23/ We will be studying this campaign for decades into the future. But for now, we need to ensure the west continues to provide the equipment and munitions for this campaign, and for those that will inevitably follow. End. Image
24/ Thank you to the following whose images I used in this thread: @UAWeapons @War_Mapper @DefenceU @IAPonomarenko @TheStudyofWar @criticalthreats

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More from @WarintheFuture

Sep 30
Today’s speech by Putin is a milestone in the Russo-Ukraine War. It may be useful for Putin in a domestic politics sense. But, as has been the case throughout this war, it is terrible strategy for Russia. A thread on the implications of Putin’s latest ‘bold’ move. 1/25 Image
2/ The full text of the speech in English. I recommend reading it all - while providing a couple of breaks to vomit. It is anti-Anglo-Saxon, anti-LGBTIQ, anti-‘elites’, anti-West, and anti-US. And anti-Ukraine of course. en.kremlin.ru/events/preside…
3/ The principle audience for the speech was the domestic one. Putin used the speech as a war update, with the message that Russian progress so far is significant, securing 4 regions of Ukraine to return to the Russian motherland. Image
Read 25 tweets
Sep 28
The past week has seen a deluge of images in the media which show Russians being forcefully conscripted or fleeing their nation to avoid military service. 1/23 🧵
2/ Despite some predictions of doom for Putin because of this, I think we need to be more prudent in our planning. The key question should be: If the Russians can mobilise the hundreds of thousands of soldiers they are calling up, what does this look like?
3/ First, they need to induct the quantity of soldiers needed. Many young Russian men are departing in a mass exodus from Russia. But millions of others will not have the means to leave Russia to escape their draft notices.
Read 23 tweets
Sep 26
In her book, "Tell Me How this Ends", American scholar @RobinsonL100 posed a fundamental question about the 2003 Iraq War, and indeed all wars. What are the victory conditions to conclude a war & what are the necessary actions in its immediate aftermath? 1/19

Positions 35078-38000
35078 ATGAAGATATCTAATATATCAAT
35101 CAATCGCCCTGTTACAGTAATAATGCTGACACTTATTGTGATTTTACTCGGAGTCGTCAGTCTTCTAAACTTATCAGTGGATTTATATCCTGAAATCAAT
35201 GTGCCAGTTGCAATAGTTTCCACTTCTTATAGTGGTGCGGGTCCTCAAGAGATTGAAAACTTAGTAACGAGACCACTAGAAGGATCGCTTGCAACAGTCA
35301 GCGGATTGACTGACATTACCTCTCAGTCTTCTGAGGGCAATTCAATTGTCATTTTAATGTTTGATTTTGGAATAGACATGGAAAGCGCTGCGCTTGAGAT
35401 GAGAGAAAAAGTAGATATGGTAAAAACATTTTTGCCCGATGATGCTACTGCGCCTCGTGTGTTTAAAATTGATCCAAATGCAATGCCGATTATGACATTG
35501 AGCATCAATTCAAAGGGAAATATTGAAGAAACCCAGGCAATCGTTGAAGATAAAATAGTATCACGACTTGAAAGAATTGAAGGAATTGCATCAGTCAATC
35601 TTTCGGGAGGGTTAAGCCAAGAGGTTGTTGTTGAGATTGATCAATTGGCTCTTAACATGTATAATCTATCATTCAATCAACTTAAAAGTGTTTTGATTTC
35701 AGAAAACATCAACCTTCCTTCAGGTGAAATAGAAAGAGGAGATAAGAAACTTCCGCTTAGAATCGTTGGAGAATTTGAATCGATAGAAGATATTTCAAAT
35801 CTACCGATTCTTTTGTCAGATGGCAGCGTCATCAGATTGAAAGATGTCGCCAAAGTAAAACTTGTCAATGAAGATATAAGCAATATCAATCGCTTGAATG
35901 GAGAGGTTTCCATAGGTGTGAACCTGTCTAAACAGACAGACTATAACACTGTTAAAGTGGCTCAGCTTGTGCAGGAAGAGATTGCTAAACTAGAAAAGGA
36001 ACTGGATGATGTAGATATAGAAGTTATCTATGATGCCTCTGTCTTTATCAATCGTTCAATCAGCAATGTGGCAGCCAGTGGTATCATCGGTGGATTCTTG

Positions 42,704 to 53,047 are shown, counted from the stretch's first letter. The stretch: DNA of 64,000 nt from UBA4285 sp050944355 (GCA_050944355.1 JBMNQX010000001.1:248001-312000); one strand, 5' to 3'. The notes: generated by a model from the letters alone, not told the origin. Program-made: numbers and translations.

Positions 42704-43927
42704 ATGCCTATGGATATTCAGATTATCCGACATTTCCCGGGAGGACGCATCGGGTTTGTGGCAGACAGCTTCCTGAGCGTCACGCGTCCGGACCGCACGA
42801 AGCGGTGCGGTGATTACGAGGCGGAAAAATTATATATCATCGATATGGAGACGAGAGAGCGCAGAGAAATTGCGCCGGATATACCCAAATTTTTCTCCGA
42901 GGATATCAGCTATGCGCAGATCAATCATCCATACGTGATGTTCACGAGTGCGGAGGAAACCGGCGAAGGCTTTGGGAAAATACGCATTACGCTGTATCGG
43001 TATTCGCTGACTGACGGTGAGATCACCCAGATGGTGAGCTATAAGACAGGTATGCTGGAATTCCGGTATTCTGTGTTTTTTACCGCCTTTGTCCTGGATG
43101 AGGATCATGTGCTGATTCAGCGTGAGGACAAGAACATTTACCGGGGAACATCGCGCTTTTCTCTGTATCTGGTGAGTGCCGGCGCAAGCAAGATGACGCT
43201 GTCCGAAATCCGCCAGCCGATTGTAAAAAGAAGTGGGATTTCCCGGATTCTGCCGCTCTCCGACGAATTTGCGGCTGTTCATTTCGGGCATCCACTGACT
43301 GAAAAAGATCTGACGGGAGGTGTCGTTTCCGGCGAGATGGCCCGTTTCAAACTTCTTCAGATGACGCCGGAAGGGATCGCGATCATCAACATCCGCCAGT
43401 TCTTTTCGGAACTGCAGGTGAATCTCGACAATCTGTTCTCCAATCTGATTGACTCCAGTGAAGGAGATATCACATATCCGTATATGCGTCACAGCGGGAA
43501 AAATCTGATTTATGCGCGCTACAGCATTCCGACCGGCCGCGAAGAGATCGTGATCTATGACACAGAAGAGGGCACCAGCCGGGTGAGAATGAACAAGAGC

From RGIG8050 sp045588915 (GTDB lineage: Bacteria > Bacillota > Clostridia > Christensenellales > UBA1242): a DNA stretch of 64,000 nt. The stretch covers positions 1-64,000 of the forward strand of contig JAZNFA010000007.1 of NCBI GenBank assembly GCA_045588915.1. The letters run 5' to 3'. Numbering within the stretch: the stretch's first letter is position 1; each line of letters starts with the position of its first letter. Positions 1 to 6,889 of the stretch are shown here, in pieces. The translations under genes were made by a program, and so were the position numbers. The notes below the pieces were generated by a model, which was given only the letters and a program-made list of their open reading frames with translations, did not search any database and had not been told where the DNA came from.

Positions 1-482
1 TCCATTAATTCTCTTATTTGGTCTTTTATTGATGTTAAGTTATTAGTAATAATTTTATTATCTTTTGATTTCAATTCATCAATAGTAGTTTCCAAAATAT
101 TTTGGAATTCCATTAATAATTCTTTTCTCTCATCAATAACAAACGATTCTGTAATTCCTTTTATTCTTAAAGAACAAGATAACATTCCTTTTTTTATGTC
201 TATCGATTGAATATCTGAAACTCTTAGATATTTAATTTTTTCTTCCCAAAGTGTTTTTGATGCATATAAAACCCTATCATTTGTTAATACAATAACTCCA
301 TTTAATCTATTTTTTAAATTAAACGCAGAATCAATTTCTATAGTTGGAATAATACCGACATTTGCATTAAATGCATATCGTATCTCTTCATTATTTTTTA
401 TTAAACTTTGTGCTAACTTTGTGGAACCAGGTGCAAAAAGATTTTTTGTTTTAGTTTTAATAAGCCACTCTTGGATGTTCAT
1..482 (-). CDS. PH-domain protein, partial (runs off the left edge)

2/ While there is little prospect of the Russo-Ukraine war being over this year, it may now be time to ask such questions about this conflict. And the most important question, because this outcome looks very likely, what happens when Ukraine wins?
abc.net.au/news/2022-09-2…
3/ This is not an unusual question to ask while a war is still raging. Clever national leaders & strategists in conflicts including the 20th century Word Wars have begun thinking about, and planning for, post-war conditions and arrangements well before the last battle is fought.
Read 19 tweets
Sep 24
A few people have recently asked me about my approach to using Twitter. In essence, I love the ‘mission to civilise’ approach (from The Newsroom). This means that I focus on positive use of social media, while encouraging professional discourse and disagreements. 1/7
2/ It is important that we can have robust debates and generate diverse views here. It democratises both access to information and the ability to participate in debates. We all have a responsibility to nurture this environment.
3/ At the same time, this medium is an opportunity to amplify new and different voices. This is so important, especially for those who have a lot of followers. We should use the influence this provides to assist others to get their views into the wider discourse.
Read 7 tweets
Sep 21
The speech from Putin today is a careful balancing act of a leader under pressure, who is trying to: 1. please hardliners and Russian milbloggers; 2. not displease the general populace; 3. appease the military; 4. give the impression he is not losing a war. 1/20 🧵
2/ The full text is worth a read. It demonstrates the range of interests that Putin is appealing to. It is also Putin’s version of a war update to the Russian people. en.kremlin.ru/events/preside…
3/ He describes the importance of the referendums in Donetsk, Luhansk, Kherson and Zaporizhzhia. This is nothing more than fig leaves for the Russians to claim their raping, pillaging and murdering thugs in #Ukraine are ‘defending Russia’
Read 20 tweets
Sep 20
The last two weeks have answered a central question of the Russo-Ukraine War; can Ukraine undertake the offensives required to liberate their people & reoccupy their territory? They have answered this question emphatically with their Kharkiv offensive. 1/19 Image
2/ During this offensive, I had the opportunity to visit #Ukraine and to speak with high level military and government officials. I took away three key observations from the visit. Image
3/ First, the Ukrainians are competent. This is a gross understatement. No military this century has had to fight across all the domains of war concurrently, and do so against a larger and better armed adversary. kyivindependent.com/national/with-…
Read 19 tweets